OPP offloads potential criminal investigation into Ford government’s Greenbelt land swap to RCMP

The Ontario Provincial Police said Wednesday that to “avoid any potential perceived conflict of interest” it will fall to the Mounties to decide whether or not to launch a criminal investigation into the Ford government’s controversial Greenbelt land swap.

In a brief news release Wednesday, an OPP spokesperson said the force “has received a number of inquiries regarding an investigation into the Greenbelt” and has decided to transfer consideration of a probe to the RCMP.

The release did not elaborate on what the perceived conflict of interest might be and said the OPP will not be publicly commenting further on the matter.

The OPP said in January that its Anti Rackets Branch was working to determine if evidence provided in multiple formal complaints about the Greenbelt land swap supported an investigation. As recently as Aug. 9, the day Ontario’s auditor general released an explosive report on how thousands of hectares of Greenbelt land were opened for housing development, the OPP said that work was still ongoing. 

On Tuesday, the political staffer singled out in the auditor general’s report as having played a key role in selecting sites for development resigned his position. Ryan Amato, former chief of staff to Housing Minister Steve Clark, oversaw a process that was heavily influenced by a small group of politically-connected developers who had direct access to him, the auditor general said.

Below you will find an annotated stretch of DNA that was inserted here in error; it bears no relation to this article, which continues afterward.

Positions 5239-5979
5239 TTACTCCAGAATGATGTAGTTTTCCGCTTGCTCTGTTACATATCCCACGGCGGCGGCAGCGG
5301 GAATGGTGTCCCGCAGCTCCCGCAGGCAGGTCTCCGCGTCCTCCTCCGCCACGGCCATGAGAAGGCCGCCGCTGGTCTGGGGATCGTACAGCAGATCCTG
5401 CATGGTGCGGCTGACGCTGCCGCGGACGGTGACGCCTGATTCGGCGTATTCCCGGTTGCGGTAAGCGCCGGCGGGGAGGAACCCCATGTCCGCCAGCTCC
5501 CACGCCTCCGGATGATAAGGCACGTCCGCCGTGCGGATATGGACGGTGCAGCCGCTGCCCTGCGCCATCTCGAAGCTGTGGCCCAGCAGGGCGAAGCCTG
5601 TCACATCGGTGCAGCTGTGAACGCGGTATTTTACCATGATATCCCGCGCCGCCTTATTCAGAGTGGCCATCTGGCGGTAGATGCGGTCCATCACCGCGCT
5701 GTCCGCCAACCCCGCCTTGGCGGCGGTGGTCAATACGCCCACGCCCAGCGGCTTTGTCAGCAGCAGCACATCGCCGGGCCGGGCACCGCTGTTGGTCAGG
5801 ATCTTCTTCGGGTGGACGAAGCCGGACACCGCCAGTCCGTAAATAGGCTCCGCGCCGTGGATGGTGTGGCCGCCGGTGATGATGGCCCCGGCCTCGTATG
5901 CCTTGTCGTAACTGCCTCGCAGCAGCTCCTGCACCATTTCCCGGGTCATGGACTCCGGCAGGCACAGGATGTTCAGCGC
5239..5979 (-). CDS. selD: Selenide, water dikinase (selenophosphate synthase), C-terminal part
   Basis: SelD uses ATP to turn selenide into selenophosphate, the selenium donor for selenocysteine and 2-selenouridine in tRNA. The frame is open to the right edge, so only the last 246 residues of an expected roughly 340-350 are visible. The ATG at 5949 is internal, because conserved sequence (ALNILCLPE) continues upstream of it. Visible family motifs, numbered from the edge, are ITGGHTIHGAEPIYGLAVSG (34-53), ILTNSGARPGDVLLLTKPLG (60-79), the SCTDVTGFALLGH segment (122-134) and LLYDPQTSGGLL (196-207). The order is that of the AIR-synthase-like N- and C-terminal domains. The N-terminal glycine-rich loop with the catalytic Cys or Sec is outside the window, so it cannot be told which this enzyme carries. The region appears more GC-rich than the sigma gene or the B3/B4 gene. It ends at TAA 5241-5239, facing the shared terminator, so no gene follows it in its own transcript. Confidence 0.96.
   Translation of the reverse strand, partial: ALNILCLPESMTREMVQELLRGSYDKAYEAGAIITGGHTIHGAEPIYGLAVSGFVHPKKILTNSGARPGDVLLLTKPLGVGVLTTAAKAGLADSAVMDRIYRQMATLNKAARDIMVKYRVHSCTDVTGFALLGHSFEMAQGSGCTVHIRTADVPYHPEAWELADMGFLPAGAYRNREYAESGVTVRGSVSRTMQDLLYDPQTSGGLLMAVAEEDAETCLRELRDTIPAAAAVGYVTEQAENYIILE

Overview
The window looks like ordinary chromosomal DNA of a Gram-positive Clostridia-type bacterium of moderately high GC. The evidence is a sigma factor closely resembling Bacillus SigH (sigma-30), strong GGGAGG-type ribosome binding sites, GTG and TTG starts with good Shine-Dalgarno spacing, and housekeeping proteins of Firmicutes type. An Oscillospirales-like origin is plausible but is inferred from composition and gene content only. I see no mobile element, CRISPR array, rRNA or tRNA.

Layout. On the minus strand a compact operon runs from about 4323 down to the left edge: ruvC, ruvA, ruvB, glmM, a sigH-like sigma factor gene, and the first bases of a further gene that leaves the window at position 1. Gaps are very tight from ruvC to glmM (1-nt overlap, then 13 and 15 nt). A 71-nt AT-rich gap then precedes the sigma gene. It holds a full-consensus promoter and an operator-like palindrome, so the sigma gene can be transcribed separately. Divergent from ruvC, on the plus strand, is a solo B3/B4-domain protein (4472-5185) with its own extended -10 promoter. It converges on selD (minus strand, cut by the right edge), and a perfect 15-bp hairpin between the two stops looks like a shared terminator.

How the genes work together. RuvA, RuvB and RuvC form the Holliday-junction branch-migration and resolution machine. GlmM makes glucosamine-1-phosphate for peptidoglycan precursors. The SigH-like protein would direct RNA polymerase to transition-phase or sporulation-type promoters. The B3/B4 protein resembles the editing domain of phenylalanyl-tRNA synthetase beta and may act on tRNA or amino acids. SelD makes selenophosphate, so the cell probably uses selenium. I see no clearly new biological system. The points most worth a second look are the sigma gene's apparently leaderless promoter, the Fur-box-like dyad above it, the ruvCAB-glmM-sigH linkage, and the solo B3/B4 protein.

The report said Amato — not non-partisan public servants — selected 14 of the 15 sites that were ultimately removed from the Greenbelt and the majority were chosen after suggestions from developers who lobbied him personally through encounters at an industry event or in emails sent by their lawyers.

Both Premier Doug Ford and Clark have said they were unaware that the land chosen for removal was brought forward by Amato via the developers. Ford has said he was only briefed on the sites the day before cabinet approved the changes, while Clark has said he learned of the plan the week prior.

The New Democrats, Liberals and Green Party have all called on Clark to resign his cabinet post. 

Ontario’s integrity commissioner is also currently considering whether to investigate whether Amato broke any ethics rules during the process. A probe by the integrity commissioner was one of 15 recommendations included in Auditor General Bonnie Lysyk’s report. Ford’s office requested an investigation the day after her report was released.

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